All this said, however, I think the rental model will give Apple a push with AppleTV, Big Time. While Blu-ray and HD DVD deliver a vastly superior picture, and XBox360 downloads are superior in quality, and Amazon Unbox is a product of Amazon…Apple being Apple (with their marketing skill, clout, and 18 billion in cash and no debt) will rule the roost of digital downloads this year and probably for a few more. Of course, that may be King Poop of Dukey Mountain in comparison to DVD sales and rentals this year, but what about in 5 years? Apple is the only player (so to speak) in this market that can deliver a digital file over the Internet that will play on Mac, PC, set top box (Apple’s own AppleTV), iPod and iPhone (although regretably not all at same time). Nobody else can come close to that, with the marketing muscle to not only promote it heavily and nationally but also the muscle to get ALL the major studios to agree to make their content available.
And that alone will make Apple the winner in this field.
Suddenly, I don’t feel so bad about Apple’s stock plunging from 200 to 130 over the space of a few weeks.
Apple’s real competitors, at this point in time, are Blu-ray, Netflix, Amazon, and pay-per-view.
Blu-ray offers vastly superior quality, but if Apple’s plans hold, Blu-ray won’t have as much rentable content available (through Netflix, for instance). But you have to go to the store to buy/rent, or wait for Netflix to deliver.
Netflix offers a huge library of DVDs, Blu-ray and HD DVD movies with a 2 day delay. iTunes has a more limited library, but faster access.
XBox 360 movies? Nobody knows about it, too little content, and Microsoft isn’t pushing it hard enough nor getting enough press about it. Too bad for them, the picture quality is superior.
I see the real competitor to Apple in this space is Pay-Per-View. Content is limited but trendy and up-to-the-minute. The audio/video quality is better, the access is even faster than iTunes, the cost is higher (pay for what you get), and, significantly, millions of set top boxes already offer this feature.
I’d never, ever utilized the HD pay-per-view service until the past month or so, to watch Next, Hostel Part 2 and other late night, I’m-bored-and-want-junk disposable movies. Perhaps it was the iTunes rental model that legitimized in my own mind, I don’t know.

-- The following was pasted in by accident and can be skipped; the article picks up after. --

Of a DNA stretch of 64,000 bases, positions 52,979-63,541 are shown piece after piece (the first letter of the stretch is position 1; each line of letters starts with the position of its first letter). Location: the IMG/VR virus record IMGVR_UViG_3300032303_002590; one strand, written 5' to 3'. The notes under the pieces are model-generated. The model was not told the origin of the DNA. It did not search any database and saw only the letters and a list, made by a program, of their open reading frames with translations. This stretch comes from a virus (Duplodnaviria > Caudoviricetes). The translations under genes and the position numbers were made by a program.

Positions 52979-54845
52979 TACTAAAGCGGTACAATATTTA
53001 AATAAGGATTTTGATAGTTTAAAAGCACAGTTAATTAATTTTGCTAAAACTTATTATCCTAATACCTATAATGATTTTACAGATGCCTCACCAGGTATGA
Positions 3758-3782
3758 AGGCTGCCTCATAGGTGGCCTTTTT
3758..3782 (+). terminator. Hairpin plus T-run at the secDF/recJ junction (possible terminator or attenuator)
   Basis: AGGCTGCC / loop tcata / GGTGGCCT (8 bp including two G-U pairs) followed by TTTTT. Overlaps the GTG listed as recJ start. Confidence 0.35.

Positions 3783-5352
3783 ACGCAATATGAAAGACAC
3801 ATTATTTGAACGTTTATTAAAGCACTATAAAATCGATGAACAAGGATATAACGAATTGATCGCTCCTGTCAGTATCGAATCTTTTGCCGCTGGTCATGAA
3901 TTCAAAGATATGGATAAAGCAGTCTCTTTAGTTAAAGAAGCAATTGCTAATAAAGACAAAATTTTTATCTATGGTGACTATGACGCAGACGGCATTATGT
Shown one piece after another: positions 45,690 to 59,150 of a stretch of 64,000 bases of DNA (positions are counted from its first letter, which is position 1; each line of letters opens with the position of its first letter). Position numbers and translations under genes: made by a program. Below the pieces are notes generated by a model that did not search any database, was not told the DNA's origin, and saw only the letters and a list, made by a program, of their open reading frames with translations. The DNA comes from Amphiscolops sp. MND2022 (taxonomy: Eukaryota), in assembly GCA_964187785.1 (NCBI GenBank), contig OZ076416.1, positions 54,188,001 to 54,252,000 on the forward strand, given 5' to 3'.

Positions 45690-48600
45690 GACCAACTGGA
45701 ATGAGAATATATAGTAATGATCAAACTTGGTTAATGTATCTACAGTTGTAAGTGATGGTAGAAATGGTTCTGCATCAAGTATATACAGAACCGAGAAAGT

The interesting thing will be in a week (or two) when I can update my existing AppleTV and have the choice between them – which will I pick?
* After recently upgrading my laptop, the old drive is heading for the AppleTV, once the new software is out and somebody publishes a How To on the software shenanigans involved in…oh man, I don’t even want to describe the general steps. Suffice it say, if the girlfriend’s away for a full day some weekend, that’s what it’ll take….or several evenings of watching TV with computer guts and a laptop in front of me…like I have that kind of spare time on my hands right now…digress digress digress. And by the way, this and the Macbook Air might both seem to read as “How does this product blow? Let me count the ways….” articles. I’m not going to be all negative on this sight, these were just topics I wanted to discuss, so they ended up here. Fret not – I’ll hae plenty of effusive Apple praise soon enough, I’m sure – I still loves me my iPhone, Macbook, and Mac Pro, don’t you worry…
** …and the HD DVD group is spending $2.7 million for a SuperBowl ad whilst the format crumbles in both studio and consumer favor – “Burn, Rome, burn! Yeeeeehaaaaaaaa!!!!!!”
OK, one more tidbit to think on – once the rental market is up and going…how do we hook into iTunes to do rental indie content, or pay-per-view podcasts and indie movies, etc.? How do indies get their content in there?